Sciatica is where the sciatic nerve, which runs from your lower back to your feet, is irritated or compressed. It usually gets better in 4 to 6 weeks but can last longer.
Check if you have sciatica
If you have sciatica, your:
- back of your leg
- foot and toes
- painful – the pain may be stabbing, burning or shooting
- tingling – like pins and needles
Your symptoms may be worse when moving, sneezing or coughing.
You may also have back pain, but it's not usually as bad as the pain in your bottom, leg or foot.
You probably do not have sciatica if you only have back pain.
How you can ease the pain yourself
Sciatica usually gets better in 4 to 6 weeks, but it can sometimes last longer.
To help relieve your pain and speed up recovery:
carry on with your normal activities as much as possible
regular exercises for sciatica
start gentle exercise as soon as you can – anything that gets you moving can help
hold heat packs to the painful areas – you can buy these from pharmacies
ask your pharmacist about painkillers (paracetamol is unlikely to help and it's not clear how much NSAIDs help with sciatica)
put a small, firm cushion between your knees when sleeping on your side, or several firm pillows underneath your knees when lying on your back
do not sit or lie down for long periods – even if moving hurts, it's not harmful and can help you get better faster
do not use hot water bottles to ease the pain – you could scald yourself if your skin is numb
See a GP if the pain:
- has not improved after trying home treatments for a few weeks
- is getting worse
- is stopping you doing your normal activities
Go to A&E or call 999 if you:
- have sciatica on both sides
- have weakness or numbness in both legs that's severe or getting worse
- have numbness around or under your genitals, or around your bottom (anus)
- find it hard to start peeing, cannot pee or cannot control when you pee – and this is not normal for you
- do not notice when you need to poo or cannot control when you poo – and this is not normal for you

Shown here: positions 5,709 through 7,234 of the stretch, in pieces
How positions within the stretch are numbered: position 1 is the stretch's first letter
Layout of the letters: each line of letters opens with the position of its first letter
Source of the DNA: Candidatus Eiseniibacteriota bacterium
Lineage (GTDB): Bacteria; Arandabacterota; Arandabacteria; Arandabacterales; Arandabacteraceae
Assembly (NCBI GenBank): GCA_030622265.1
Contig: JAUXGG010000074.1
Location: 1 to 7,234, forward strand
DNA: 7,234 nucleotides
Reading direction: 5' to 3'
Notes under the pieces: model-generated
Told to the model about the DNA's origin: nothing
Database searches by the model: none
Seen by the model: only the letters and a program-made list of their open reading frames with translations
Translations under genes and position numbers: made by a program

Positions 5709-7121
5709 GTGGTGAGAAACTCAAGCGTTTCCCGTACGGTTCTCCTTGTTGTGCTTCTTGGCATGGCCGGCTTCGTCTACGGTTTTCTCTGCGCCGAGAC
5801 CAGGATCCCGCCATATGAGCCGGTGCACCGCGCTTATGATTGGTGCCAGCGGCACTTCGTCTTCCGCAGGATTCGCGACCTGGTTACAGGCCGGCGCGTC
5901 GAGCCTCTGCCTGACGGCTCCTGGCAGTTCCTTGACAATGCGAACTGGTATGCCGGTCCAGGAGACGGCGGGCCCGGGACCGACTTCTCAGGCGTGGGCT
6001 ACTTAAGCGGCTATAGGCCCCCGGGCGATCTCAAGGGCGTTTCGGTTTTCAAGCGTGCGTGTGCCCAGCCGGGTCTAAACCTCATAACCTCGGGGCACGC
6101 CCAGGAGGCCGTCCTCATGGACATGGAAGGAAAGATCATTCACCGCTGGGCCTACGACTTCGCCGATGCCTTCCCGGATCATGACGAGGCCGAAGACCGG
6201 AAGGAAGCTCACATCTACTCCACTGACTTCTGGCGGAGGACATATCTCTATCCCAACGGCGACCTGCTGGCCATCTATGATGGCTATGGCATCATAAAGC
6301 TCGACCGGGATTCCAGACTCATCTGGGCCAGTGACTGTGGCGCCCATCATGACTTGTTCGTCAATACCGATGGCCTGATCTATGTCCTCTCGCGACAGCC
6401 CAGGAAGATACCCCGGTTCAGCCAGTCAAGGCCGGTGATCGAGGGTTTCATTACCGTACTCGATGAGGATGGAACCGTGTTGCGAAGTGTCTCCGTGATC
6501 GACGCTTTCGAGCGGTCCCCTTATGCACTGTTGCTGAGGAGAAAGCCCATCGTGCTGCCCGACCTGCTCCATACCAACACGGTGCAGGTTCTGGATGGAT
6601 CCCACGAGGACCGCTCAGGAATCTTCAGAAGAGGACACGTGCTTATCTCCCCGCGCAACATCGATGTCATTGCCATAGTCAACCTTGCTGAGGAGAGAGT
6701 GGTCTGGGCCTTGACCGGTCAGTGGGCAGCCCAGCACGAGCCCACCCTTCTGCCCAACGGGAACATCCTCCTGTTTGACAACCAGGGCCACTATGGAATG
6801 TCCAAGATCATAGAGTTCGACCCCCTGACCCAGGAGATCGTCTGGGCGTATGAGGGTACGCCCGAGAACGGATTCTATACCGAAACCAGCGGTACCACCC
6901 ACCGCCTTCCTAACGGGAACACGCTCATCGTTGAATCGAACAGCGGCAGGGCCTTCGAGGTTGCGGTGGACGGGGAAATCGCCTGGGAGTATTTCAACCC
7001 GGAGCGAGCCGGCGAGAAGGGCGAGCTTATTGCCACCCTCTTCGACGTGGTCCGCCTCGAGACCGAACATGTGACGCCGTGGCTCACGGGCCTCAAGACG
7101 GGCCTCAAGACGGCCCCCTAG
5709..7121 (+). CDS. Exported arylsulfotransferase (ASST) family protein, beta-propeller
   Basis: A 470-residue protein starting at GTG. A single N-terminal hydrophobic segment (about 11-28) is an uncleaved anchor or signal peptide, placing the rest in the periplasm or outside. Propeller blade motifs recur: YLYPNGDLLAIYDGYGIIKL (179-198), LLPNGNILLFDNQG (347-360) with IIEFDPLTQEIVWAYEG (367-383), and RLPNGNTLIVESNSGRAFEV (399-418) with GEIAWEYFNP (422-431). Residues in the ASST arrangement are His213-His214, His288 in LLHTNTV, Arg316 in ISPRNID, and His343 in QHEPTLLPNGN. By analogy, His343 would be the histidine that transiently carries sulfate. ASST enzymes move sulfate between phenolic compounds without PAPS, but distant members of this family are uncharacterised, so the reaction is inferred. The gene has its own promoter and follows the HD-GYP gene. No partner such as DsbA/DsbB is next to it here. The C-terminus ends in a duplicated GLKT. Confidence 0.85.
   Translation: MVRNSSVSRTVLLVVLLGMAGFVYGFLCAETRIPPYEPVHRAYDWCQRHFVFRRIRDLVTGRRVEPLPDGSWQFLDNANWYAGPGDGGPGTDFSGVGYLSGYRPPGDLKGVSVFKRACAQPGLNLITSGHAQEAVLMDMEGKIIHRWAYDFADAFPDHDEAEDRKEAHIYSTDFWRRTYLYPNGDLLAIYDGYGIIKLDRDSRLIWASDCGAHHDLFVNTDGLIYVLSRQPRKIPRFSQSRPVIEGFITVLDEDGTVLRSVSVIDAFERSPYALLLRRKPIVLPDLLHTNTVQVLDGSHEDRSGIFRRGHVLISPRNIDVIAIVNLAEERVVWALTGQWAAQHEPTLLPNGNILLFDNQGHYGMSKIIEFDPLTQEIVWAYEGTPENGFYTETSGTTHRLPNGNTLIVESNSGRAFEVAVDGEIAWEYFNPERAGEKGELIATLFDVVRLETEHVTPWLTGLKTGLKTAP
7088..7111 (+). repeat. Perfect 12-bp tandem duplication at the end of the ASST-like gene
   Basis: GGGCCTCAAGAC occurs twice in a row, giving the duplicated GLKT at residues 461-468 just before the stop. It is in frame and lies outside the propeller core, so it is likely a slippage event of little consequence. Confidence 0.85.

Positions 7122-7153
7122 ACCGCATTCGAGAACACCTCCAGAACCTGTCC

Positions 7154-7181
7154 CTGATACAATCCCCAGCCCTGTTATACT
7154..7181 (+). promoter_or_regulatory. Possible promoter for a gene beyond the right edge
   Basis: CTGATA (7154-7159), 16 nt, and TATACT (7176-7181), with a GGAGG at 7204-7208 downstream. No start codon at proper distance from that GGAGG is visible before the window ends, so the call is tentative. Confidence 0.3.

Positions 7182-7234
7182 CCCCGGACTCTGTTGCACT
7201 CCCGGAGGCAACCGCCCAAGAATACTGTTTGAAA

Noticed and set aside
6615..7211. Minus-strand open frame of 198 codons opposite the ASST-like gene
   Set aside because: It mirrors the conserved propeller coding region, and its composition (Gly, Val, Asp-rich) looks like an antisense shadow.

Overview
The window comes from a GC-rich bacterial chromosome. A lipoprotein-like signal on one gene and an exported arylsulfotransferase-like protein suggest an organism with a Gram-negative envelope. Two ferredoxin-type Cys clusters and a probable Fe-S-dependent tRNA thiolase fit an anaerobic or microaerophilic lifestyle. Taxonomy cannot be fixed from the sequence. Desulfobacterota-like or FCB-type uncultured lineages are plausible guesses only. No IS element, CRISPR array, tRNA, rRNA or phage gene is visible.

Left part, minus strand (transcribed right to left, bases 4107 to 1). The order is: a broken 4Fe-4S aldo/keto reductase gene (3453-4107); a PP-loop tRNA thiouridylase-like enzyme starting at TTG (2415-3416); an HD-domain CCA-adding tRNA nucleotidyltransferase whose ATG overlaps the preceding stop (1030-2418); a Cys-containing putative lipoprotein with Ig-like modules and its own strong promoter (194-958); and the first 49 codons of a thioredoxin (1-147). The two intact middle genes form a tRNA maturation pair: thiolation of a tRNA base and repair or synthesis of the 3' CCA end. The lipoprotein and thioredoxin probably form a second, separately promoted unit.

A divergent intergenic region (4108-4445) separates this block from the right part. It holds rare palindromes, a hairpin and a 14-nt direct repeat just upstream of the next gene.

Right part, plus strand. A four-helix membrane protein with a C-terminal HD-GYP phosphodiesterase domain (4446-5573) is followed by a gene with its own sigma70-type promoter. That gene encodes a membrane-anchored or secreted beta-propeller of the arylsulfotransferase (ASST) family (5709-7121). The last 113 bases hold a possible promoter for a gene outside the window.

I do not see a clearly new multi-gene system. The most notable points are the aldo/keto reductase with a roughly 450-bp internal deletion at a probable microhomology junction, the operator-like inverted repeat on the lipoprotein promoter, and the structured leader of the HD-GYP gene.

These could be symptoms of a serious back problem that needs to be treated in hospital as soon as possible.
Treatments from a GP
If you have sciatica, a GP may:
- suggest exercises and stretches
- prescribe painkillers
They might also refer you for:
- physiotherapy – including exercise advice and techniques like massage (manual therapy)
- psychological support – to help you cope with the pain
Physiotherapy is free of charge on the NHS throughout the UK, but waiting times can be long. You can also get it privately.
Other treatments for sciatica
If your pain is severe and treatments from a GP have not helped, they may refer you to a hospital specialist for:
- painkilling injections
- a procedure to seal off some of the nerves in your back so they stop sending pain signals
- surgery – an operation called decompression surgery can sometimes help relieve sciatica
How to stop sciatica coming back
To reduce the chances of getting sciatica again:
stay active – take regular exercise
use a safe technique when lifting heavy objects
make sure you have a good posture when sitting and standing
sit correctly when using a computer
lose weight if you're overweight
do not smoke – smoking can increase your risk of getting sciatica
Causes of sciatica
Sciatica happens when something presses or rubs on the sciatic nerve.
- a slipped disc (the most common cause) – when a soft cushion of tissue between the bones in your spine pushes out
- spinal stenosis – narrowing of the part of your spine where nerves pass through
- spondylolisthesis – when one of the bones in your spine slips out of position
- a back injury